|Posted on March 30, 2016 at 2:00 PM|
For the past year, there have been some whispers here in Uganda about making National Service required for all graduating Secondary school students. Those whispers are now becoming active conversations amongst our newly re-elected President Museveni and many members of Uganda’s Parliament.
What does National Service mean?
There is already a long waiting period of about 9 months between when a student completes Senior 6 and enters University and/or Advanced Technical Vocational Programs. The initial National Service Program proposal would expand that waiting period for another year and require 2 components of service of all youth. First, youth would complete 1 year of paid/unpaid internship with an assigned institution. Then, these same youth would complete 9 months of military training. Students would need to show proof of their completion prior to enrolling into Tertiary programs. The government is hopeful that both of these components would equip youth with both life and technical skills that could assist them in providing a more positive, profitable direction for their future.
Why institute mandatory National Service?
Uganda is looking to follow in the footsteps of other countries, like Israel and China, with similar and successful national youth programs already instituted. The youth are an overwhelming majority of Uganda’s population. There is a lot of idleness and lack of direction of youth. They just appear to have the skills and/or motivation to make a living for themselves in their own country. All the while, Uganda’s unemployment rate continues to increase.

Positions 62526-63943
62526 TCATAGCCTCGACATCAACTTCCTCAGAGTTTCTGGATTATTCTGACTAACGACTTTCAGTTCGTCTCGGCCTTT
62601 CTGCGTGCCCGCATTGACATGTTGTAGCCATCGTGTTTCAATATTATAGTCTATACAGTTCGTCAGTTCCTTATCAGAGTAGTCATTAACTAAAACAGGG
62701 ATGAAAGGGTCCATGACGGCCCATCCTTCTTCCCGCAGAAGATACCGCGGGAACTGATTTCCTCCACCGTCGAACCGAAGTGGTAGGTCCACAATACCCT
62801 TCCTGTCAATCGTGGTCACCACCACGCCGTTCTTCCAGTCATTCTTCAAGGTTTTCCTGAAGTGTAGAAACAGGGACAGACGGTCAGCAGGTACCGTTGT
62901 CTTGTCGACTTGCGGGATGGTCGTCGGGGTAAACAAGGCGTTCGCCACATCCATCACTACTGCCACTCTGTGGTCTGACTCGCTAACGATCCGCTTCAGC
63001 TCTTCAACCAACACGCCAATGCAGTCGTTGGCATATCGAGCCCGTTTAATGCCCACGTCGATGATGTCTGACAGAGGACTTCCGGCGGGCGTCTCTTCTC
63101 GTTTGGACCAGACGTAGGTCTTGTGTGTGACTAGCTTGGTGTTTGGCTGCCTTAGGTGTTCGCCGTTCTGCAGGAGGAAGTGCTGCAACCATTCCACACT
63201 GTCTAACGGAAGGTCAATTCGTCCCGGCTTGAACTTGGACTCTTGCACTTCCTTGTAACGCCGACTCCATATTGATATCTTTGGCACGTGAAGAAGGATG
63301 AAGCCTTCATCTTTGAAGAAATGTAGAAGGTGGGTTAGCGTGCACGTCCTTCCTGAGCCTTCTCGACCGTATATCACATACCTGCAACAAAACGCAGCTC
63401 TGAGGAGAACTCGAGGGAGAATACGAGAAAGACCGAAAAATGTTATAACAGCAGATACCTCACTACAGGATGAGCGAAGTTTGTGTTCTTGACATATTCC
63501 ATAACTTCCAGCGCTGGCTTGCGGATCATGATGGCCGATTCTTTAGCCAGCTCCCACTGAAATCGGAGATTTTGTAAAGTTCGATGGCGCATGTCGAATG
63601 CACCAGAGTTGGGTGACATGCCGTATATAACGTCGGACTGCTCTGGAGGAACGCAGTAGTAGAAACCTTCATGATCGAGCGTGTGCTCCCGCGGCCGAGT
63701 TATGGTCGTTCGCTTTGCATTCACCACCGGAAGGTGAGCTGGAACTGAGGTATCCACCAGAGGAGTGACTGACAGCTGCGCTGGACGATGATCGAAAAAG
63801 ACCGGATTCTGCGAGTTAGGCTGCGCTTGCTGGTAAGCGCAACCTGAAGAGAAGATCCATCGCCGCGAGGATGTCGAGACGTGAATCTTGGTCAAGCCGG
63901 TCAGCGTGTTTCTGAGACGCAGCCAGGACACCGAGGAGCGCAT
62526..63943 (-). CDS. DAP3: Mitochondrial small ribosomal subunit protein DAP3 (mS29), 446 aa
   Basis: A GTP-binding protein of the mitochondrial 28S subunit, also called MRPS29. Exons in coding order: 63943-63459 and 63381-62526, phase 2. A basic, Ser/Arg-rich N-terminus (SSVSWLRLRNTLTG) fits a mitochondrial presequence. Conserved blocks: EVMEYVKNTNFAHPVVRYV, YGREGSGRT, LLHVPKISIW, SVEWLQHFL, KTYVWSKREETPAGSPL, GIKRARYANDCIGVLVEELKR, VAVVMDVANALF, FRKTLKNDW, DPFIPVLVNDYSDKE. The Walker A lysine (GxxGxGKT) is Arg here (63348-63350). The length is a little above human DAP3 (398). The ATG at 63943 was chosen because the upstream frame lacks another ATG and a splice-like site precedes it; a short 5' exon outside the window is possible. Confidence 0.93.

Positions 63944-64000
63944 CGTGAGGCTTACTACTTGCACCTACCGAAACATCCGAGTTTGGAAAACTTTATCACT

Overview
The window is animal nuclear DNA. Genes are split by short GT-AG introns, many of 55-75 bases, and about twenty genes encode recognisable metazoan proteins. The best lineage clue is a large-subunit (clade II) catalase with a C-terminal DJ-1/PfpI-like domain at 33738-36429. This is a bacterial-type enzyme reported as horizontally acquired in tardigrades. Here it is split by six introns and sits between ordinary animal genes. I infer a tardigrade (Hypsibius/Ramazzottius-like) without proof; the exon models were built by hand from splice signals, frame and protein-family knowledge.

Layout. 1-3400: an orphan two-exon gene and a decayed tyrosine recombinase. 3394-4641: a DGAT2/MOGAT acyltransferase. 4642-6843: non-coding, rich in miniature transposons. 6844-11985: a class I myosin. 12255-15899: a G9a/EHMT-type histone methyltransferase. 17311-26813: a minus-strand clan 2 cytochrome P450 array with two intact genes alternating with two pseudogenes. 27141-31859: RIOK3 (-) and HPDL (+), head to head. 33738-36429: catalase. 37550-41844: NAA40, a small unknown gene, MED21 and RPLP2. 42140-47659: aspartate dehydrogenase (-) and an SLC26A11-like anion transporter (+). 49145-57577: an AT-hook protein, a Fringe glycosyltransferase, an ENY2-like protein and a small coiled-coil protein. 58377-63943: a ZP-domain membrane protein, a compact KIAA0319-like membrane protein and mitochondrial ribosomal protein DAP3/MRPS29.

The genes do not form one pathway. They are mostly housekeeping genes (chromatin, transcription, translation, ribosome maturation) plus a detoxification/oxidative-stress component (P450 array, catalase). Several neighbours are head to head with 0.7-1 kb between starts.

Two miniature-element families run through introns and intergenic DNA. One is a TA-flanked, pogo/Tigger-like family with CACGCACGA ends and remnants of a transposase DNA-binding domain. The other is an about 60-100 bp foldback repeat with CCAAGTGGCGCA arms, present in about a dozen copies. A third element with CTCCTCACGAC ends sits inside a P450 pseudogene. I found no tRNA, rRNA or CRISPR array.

Personally since I work with these very youth, it will be interesting to see where this proposed legislation progresses. The youth I have had conversations with about this proposed program are NOT excited at all, particularly the military service! Right now, the government has the idea/theory, but I have not heard the financial and social supports that will be necessary to sustain such a program. Keep you posted…
**Several portions of this blog post came from information published in several editions of Uganda’s New Vision Newspaper.
Categories: Life in Uganda